NEW YORK (DTN) -- New York Mercantile Exchange oil futures opened mixed with a downside bias Tuesday morning as the dollar rallied despite fresh data that showed orders of long-lasting manufactured goods in the United States fell more than forecast last month.
The dollar shrugged off the report from the Commerce Department that showed U.S. durable goods orders fell 1.8% in May, pulled down by a drop in aircraft demand, and instead rallied to a better than one-week high. The dollar was already higher versus a basket of major currencies including the euro on growing optimism Greece would reach a deal with its creditors and avert a debt default.
At 9:00 AM ET, NYMEX August WTI contract opened down 41 cents at $59.97 barrels (bbl), with July contract having expired at the close of regular trade on Monday afternoon.
ICE August Brent futures opened 18 cents lower at $63.16 bbl, with spot-month Brent's premium over WTI futures narrowing 46 cents to $3.20 bbl at the open.
In products trade, NYMEX July ULSD futures edged up 0.19 cents to a $1.8713 gallon open. NYMEX July RBOB futures dropped 1.57 cents to a $2.0140 gallon open, near a fresh two-week low at $2.0082.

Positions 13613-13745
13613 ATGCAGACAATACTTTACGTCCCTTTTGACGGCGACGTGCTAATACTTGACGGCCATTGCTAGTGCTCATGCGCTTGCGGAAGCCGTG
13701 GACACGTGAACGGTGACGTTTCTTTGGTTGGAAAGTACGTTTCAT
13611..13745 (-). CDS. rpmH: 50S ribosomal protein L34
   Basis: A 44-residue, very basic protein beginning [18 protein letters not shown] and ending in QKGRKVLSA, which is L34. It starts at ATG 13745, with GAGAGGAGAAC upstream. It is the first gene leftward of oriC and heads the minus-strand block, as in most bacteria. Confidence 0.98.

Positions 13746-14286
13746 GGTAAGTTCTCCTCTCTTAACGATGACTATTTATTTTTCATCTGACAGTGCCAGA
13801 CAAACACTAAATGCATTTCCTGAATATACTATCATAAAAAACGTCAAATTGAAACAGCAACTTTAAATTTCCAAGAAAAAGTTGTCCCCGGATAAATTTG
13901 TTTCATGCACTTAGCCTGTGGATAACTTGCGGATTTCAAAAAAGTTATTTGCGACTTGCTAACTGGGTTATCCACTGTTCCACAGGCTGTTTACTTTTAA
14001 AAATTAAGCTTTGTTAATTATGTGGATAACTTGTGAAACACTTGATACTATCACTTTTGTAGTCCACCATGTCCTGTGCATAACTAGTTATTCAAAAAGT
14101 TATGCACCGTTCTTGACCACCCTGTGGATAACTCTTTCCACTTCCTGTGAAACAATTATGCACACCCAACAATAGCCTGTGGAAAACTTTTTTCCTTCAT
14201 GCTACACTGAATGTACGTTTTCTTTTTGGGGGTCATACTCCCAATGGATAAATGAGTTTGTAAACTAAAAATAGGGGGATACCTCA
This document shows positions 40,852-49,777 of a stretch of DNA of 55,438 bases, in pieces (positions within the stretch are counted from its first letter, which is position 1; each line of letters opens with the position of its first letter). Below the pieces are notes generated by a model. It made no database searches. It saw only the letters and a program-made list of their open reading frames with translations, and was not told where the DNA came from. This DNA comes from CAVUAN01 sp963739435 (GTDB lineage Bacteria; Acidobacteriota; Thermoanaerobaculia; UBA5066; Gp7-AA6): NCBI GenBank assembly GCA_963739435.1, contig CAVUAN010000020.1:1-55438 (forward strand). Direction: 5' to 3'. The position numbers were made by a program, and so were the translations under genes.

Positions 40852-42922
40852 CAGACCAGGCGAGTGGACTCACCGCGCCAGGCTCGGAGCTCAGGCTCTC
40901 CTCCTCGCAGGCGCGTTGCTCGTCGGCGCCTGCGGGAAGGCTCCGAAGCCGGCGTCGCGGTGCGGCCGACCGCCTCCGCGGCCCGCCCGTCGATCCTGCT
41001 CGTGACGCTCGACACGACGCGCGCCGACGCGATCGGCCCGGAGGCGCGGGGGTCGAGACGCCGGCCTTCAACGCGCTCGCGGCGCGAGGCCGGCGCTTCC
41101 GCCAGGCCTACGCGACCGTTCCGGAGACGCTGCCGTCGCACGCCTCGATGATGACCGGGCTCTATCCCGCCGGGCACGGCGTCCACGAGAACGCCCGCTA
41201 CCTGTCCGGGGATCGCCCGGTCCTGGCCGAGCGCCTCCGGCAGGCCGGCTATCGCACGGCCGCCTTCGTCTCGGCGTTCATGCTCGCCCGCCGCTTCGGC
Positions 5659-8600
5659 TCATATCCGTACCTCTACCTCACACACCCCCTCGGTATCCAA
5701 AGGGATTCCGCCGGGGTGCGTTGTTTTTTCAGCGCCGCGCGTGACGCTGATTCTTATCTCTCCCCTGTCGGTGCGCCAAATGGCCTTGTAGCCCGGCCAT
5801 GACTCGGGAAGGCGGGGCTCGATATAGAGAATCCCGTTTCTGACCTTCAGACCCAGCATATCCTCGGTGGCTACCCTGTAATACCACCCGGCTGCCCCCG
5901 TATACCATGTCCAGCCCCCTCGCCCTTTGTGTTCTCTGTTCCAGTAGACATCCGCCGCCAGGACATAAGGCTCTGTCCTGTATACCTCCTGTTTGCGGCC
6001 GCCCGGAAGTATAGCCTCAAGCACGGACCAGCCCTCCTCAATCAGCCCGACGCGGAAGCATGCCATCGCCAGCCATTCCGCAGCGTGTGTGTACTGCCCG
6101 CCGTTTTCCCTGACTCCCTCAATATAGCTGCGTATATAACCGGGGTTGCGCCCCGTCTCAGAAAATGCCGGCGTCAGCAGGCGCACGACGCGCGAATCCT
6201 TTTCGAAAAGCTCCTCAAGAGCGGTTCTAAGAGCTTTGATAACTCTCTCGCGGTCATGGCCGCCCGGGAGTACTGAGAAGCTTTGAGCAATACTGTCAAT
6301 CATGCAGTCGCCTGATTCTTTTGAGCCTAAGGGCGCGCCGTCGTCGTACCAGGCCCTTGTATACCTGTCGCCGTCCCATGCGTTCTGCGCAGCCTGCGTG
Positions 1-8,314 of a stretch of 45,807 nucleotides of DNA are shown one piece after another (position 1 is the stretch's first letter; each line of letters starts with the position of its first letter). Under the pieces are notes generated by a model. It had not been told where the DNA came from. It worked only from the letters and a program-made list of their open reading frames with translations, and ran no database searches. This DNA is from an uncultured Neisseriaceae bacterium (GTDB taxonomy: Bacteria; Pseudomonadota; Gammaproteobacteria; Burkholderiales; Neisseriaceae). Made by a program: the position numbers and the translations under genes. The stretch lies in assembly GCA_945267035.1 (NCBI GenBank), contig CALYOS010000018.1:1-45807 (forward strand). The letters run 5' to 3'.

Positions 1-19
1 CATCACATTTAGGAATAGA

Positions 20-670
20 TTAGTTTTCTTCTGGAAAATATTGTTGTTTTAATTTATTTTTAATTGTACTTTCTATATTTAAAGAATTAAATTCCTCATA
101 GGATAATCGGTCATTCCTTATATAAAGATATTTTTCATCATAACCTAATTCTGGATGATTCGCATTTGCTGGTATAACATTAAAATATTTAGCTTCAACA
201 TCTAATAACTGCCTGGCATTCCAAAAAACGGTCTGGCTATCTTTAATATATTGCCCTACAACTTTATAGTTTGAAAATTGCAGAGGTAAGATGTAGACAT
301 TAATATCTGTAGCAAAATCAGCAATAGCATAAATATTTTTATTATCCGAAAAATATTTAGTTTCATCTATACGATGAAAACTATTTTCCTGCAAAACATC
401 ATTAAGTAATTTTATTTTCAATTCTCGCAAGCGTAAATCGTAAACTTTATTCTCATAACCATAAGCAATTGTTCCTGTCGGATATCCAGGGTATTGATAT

On Wall Street, U.S. equities were higher on risk-on trade despite a stronger dollar. European stock indices also posted gains, boosted by the imminent Greek debt deal.
Greece wants to strike a deal with creditors by Wednesday after offering to raise taxes and the retirement age. Euro-zone leaders reacted positively to the offer.
"Oil prices are torn after stronger than expected [euro zone] manufacturing data and Greek optimism may lower the expectations for more economic stimulus but increase the outlook for demand," said analyst Phil Flynn at Price Futures Group in Chicago.
In London, research firm Markit said euro-zone manufacturing index jumped to 14-month high at 52.5 in June, up from 52.2 for May.
Earlier, HSBC's flash China purchasing managers' index for June indicated a contraction. The index rose to 49.6 in June from 49.2 in May, HSBC said, with figures below 50 signaling a contraction.
However, the U.S. Federal Reserve could delay raising the federal funds rate until later this year if demand for manufacturing goods is poor, analysts said, citing the weak durable goods data.
An early survey of analysts showed U.S. crude oil stockpiles are expected to have been drawn down by an average of 2.0 million bbl in the week-ended June 19, which would be the eighth consecutive draw. Gasoline stocks are seen to have eased by 300,000 bbl on average while distillate supplies are seen up 200,000 bbl on average, according to the survey.
The American Petroleum Institute will issue its weekly data at 4:30 PM ET while the Energy Information Administration will release its data at 10:30 AM ET Wednesday.
George Orwel can be reached at email@example.com
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